Enzymes (II)

  • Created by: An Di
  • Created on: 23-09-19 12:07

Factors that affect enzyme activity...

+pH

+Substrate Concentration

+Enzyme Concentration

+Temperature

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Enzymes controlled by...

+Regulatory Molecule

+Co-factors

+Co-enzymes

+Compartmentalisation

+Feedback Inhibitors

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Activators & Inhibitors

+Molecules that increase - Activators
+Molecules that decrease - Inhibitors

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Enzyme Inhibition

+Cells don't want all the enzymes to be working.

+Needs and conditions vary from cell.

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Allosteric Regulation

+Any form of regulation where the regularly molecule.

+An activator or inhibitor binds to the enzyme at some other region other than the active site.

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Competitive & Non-Competitive Enzyme Inhibitor

Competitive Enzyme Inhibitor

+It decreases the reaction rate when there isn't much substrate but can be out-competed by lots of substrates.

+In this case, there will be more substrate that inhibitor in the active site.

Non-Competitive Enzyme Inhibitor

+In this case, the enzyme-catalysed reaction will never reach its normal reaction maximum reaction even with a lot of substrates.

+This is because the active site has changed shape and now the substrate can't bind.

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Co-Factors

+Non-protein helper molecules. Attached temporarily to the enzyme through ionic or hydrogen bonds, or permanently through stronger covalent bonds.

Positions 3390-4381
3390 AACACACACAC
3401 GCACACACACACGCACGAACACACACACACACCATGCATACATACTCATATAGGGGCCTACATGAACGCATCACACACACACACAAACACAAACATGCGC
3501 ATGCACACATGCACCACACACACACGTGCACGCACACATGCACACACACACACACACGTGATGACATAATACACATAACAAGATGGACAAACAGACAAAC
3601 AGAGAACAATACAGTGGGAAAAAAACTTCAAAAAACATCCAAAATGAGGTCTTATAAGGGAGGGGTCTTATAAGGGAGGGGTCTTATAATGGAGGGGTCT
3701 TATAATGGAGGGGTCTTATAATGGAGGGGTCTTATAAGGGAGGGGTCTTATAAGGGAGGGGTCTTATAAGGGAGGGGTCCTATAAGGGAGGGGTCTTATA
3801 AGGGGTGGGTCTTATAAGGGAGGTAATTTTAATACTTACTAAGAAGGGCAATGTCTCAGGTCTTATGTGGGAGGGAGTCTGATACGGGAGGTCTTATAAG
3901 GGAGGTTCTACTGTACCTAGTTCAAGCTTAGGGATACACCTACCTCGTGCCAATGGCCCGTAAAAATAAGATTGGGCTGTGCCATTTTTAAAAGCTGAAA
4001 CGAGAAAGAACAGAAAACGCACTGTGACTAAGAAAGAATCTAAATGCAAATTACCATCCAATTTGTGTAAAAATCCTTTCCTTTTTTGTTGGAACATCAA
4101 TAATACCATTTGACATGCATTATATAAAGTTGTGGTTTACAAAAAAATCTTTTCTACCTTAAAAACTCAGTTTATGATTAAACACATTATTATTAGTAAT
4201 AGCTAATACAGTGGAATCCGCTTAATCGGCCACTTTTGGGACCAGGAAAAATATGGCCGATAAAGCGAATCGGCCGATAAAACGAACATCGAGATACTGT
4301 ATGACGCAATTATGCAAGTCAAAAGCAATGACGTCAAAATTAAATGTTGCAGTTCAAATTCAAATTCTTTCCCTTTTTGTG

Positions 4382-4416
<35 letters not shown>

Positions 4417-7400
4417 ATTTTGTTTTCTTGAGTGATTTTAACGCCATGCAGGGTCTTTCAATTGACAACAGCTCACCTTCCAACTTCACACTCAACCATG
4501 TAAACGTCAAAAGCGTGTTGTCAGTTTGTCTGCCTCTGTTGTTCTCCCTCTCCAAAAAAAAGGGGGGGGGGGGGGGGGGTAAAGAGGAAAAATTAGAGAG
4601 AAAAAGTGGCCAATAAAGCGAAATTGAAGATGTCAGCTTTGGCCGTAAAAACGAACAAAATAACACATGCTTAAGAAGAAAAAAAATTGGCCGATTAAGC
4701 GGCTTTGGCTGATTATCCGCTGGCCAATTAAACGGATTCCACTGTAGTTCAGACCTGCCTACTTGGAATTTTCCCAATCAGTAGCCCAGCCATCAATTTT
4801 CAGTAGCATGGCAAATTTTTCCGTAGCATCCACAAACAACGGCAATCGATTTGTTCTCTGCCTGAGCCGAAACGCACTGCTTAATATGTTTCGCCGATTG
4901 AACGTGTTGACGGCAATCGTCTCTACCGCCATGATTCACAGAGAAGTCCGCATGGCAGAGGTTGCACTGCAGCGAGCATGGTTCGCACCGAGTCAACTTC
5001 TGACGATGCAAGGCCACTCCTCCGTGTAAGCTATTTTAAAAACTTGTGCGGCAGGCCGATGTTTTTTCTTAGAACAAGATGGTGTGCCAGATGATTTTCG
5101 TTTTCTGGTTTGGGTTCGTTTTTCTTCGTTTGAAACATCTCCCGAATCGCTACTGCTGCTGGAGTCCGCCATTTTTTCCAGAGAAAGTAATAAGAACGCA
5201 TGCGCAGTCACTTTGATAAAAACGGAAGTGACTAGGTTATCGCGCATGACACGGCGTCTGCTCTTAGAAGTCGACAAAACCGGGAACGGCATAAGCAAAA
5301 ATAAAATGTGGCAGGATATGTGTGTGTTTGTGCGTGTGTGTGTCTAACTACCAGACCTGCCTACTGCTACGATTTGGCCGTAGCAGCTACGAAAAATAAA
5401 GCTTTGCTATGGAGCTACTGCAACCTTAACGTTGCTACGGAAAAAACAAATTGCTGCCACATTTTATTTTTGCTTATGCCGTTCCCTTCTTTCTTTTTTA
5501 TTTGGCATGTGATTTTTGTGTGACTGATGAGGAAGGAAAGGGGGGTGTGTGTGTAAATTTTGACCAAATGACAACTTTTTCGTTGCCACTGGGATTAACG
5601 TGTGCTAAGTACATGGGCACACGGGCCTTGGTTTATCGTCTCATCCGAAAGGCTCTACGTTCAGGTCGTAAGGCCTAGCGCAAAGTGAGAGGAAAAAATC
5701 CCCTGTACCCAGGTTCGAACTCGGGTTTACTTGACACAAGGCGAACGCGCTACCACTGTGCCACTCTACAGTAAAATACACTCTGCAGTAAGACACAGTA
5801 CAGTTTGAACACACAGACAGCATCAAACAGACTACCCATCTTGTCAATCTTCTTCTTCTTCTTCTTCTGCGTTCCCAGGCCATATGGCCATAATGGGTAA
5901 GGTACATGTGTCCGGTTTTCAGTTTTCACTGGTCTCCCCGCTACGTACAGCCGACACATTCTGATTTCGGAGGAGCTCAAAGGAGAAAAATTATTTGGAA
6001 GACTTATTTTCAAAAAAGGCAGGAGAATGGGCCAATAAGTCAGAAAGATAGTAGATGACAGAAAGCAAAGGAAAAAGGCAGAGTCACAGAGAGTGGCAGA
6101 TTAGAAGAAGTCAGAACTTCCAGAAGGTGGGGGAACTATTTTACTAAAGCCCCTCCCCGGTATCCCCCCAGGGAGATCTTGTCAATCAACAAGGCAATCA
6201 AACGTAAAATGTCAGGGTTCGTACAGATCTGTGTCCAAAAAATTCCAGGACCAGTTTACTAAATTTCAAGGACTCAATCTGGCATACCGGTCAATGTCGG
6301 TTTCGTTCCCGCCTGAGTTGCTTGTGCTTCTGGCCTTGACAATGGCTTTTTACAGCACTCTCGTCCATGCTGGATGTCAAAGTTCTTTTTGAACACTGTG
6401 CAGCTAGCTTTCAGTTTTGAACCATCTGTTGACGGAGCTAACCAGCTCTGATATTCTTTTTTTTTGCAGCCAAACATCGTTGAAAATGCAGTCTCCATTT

+Common co-factors - inorganic ions such as iron (Fe2+) and magnesium (Mg2+).

+DNA polymerase requires magnesium ions to function fully.

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Co-Enzymes

+Subset of co-factors that are organic. The most common source of co-enzymes are dietary vitamins.

+Some vitamins are precursors and others act directly as co-enzymes.

+E.g. Vitamin C is a co-enzyme for several enzymes that take part in the building of the protein collagen, a key part of connective tissue.

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Prosthetic Groups

+Co-factors that instead of being temporarily bound to the enzyme, are tightly bound to the enzyme and form a permanent feature.

+E.g. Zinc form an important part of carbonic anhydrase - an enzyme that is required for the metabolism of carbon dioxide.

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Enzyme Compartmentalisation

+Enzymes often compartmentalised - stored in a specific part of the cell where they do their jobs - in a particular organelle.

+Compartmentalisation - enzymes needed for a specific process can be kept in the places where they act, ensuring that they can find the substrate readily, don't damage the cell and have the right micro-environment to work well.

+E.g. Digestive enzymes of the lysosome work best at a pH around 5.0, found in lysosome but not cytoplasm. Lysosomes digest waste products and remove them from cytoplasm.

+Enzymes are kept in the lysosome means that even if this organelle is damaged the enzymes are not going to work.

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Feedback Inhibition

+In this case, end product of a metabolic pathway acts on the key enzyme regulating into the pathway, stopping more of the end product from being produced.

+Allows for the correct amount of the product to be formed, when there is too much of the product being made it will block the enzyme, preventing excess of the product being in the cell.

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ATP

+Adenosine Triphosphate

+An allosteric inhibitor of some enzymes involved in cellular respiration. When there is lots of ATP, this prevents more ATP from being made.

+Because ATP is unstable, if too much is made, much of it might go to waste, breaking it back down into ADP and Pi. 

+ADP (adenosine diphosphate) is a positive regulator.

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